Going Viral

Virus

Virus

Interesting how our language has changed.

Today going viral is a good thing.

But imagine 30 years ago when a strange virus struck gay men in cities like San Francisco. Going viral meant something frightening.

Now journalists and critics are taking a fresh look at viruses—as messages.

Advocates want their messages to go viral—to get the most reach possible. Viral in this sense refers to message-as-bug: a force that reaches—or infects—as many hosts as possible.

But what makes a message a candidate for spreading like a disease?

Recently the New York Times tackled the topic of viral messages.

Researchers in Pennsylvania discovered that information that arouses a reader spreads more quickly than dull information, according to the Times.

While that’s hardly a surprise, the researchers didn’t expect that emotion would affect a message’s journey.

In other words, messages that aroused the sender were most likely to be foisted off on others.

The researchers write that messages which “evoked high arousal emotions” were more viral, whether the information was positive or negative.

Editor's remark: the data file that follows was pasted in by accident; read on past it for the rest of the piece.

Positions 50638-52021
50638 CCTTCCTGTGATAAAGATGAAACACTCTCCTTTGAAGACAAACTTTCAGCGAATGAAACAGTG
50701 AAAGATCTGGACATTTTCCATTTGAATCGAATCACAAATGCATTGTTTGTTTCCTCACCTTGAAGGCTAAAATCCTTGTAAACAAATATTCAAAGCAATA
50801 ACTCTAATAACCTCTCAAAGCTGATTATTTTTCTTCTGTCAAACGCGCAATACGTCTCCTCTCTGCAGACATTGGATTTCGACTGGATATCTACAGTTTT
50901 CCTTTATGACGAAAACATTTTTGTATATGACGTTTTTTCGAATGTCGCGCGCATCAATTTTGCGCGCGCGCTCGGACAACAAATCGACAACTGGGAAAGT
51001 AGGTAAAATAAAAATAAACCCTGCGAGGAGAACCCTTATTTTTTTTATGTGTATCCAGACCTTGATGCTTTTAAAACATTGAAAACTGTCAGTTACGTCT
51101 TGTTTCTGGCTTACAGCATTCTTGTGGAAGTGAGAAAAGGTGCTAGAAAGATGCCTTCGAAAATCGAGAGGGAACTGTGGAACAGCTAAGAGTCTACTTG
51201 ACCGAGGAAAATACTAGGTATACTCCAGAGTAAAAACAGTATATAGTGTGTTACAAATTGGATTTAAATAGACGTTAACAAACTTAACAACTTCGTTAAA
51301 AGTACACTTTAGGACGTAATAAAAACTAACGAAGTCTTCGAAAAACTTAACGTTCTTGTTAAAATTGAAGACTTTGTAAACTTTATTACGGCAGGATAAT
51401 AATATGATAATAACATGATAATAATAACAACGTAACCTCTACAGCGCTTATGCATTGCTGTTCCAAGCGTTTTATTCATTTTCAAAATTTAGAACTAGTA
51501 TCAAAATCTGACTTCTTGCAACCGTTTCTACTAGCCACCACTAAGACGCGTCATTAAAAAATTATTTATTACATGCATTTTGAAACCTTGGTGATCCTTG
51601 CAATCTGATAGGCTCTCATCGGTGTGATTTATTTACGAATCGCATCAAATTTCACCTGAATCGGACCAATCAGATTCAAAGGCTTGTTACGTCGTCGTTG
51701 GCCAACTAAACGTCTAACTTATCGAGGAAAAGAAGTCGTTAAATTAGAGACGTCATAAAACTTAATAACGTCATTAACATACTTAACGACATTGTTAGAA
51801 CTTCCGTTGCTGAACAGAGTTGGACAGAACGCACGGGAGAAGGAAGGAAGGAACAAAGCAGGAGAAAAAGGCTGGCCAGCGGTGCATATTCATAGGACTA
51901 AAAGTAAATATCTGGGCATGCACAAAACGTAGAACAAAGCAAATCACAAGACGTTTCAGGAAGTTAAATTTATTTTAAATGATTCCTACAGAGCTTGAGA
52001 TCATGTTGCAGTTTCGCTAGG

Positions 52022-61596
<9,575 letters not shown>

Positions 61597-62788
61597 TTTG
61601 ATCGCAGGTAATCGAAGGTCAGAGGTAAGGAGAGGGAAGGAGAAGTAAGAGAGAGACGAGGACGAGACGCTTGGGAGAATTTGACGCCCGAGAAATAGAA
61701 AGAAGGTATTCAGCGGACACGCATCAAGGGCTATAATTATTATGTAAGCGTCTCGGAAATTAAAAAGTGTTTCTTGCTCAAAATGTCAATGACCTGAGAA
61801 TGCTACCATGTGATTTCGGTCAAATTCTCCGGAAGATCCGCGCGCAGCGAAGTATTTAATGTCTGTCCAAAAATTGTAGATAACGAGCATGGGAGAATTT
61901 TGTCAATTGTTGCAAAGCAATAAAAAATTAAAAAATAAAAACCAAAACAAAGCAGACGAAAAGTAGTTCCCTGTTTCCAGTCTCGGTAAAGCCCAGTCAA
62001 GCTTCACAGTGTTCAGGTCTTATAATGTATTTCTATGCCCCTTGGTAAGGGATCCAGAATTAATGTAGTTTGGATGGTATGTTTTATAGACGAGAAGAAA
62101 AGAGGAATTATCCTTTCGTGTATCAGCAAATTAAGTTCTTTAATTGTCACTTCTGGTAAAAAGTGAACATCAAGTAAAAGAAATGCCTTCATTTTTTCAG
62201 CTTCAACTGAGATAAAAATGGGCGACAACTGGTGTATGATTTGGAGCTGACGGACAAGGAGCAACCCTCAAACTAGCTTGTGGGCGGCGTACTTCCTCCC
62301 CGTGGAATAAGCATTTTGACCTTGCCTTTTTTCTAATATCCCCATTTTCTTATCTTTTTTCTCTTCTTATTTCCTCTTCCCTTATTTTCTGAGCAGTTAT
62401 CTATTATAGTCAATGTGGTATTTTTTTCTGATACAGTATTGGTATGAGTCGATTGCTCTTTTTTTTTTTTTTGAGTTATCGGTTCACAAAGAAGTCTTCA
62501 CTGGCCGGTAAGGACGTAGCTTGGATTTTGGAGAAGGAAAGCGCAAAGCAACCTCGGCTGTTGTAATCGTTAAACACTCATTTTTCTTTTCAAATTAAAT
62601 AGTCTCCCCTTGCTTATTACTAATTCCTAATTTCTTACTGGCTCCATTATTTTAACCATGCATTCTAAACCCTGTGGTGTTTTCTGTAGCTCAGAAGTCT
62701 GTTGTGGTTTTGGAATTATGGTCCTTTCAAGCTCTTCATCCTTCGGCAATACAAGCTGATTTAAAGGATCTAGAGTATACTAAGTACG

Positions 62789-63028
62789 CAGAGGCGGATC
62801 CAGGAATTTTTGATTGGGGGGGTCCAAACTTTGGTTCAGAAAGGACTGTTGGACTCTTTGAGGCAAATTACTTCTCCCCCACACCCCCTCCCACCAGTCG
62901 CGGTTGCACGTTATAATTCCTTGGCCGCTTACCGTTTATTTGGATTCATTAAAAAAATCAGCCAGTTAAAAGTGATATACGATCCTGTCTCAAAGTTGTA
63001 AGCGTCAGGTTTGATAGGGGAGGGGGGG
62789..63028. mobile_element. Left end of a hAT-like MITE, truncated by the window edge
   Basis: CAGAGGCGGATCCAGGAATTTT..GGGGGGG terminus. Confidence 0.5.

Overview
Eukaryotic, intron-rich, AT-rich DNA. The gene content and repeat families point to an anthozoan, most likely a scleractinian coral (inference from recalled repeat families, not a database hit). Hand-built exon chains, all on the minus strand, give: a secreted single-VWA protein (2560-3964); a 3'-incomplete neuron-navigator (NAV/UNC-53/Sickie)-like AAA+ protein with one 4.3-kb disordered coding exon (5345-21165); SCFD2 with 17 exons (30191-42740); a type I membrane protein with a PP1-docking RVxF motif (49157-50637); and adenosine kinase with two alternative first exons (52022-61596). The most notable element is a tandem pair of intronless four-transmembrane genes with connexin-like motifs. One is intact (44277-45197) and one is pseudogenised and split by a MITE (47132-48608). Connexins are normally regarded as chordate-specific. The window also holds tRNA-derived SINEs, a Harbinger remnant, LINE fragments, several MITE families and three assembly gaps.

Sad messages were less likely to go viral.

The take-away implies that good old-fashioned excitement galvanizes our emotions—something PR flaks have known for ages.

We can take advice from the showman PT Barnum, who said, “Whatever you do, do it ardently.”

See the March 18 news story at http://www.nytimes.com/2013/03/19/science/good-news-spreads-faster-on-twitter-and-facebook.html?_r=0

Free virus wallpaper from http://wallpapers.free-review.net/12__Virus_-_infectious_agent.htm

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About Cynthia Coleman Emery

Professor and researcher at Portland State University who studies science communication, particularly issues that impact American Indians. She is enrolled with the Osage tribe.
This entry was posted in framing, journalism, Native Science, neuroscience, news bias, science, science communication, social media, writing and tagged , , , . Bookmark the permalink.

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